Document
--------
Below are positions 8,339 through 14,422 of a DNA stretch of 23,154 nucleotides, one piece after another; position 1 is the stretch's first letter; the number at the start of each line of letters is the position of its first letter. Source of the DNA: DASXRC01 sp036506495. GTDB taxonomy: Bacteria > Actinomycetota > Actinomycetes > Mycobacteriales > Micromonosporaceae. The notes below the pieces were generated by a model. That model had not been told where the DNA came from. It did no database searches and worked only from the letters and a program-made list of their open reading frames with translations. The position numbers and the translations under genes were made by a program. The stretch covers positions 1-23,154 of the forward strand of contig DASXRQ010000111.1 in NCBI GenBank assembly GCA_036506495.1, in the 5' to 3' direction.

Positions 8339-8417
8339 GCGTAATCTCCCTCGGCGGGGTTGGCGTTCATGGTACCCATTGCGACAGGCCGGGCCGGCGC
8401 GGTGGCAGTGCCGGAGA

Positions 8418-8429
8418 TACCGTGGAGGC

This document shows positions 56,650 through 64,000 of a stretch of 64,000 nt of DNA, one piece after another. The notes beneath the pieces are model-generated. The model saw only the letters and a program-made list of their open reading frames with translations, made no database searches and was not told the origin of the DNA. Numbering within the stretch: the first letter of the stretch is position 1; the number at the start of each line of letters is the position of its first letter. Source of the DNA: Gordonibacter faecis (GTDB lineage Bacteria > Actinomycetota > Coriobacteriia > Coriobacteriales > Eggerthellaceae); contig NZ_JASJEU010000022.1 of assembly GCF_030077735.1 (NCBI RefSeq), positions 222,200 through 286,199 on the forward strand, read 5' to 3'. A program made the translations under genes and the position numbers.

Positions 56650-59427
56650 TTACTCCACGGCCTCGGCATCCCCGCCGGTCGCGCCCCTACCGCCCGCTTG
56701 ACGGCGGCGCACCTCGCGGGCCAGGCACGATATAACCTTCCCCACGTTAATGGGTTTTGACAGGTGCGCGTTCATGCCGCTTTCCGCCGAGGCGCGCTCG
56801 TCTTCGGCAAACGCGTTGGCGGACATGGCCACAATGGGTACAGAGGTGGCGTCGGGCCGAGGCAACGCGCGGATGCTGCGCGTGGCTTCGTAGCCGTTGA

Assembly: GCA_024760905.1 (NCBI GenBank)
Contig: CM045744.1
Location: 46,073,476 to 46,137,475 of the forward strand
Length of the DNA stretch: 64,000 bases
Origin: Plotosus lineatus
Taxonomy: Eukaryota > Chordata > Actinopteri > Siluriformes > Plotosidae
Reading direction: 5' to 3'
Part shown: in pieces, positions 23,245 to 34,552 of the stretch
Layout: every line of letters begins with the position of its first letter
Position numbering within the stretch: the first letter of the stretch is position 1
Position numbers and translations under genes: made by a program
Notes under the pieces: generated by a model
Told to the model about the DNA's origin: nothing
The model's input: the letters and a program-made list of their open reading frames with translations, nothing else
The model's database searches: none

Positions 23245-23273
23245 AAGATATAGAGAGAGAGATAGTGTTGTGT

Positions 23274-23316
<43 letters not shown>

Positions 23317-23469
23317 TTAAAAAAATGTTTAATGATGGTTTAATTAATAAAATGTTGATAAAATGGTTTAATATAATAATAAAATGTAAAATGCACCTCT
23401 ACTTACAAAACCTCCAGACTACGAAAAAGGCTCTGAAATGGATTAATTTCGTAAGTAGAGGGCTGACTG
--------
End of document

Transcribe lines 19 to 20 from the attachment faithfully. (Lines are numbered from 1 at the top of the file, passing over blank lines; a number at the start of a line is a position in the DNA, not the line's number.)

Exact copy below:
Part shown: in pieces, positions 23,245 to 34,552 of the stretch
Layout: every line of letters begins with the position of its first letter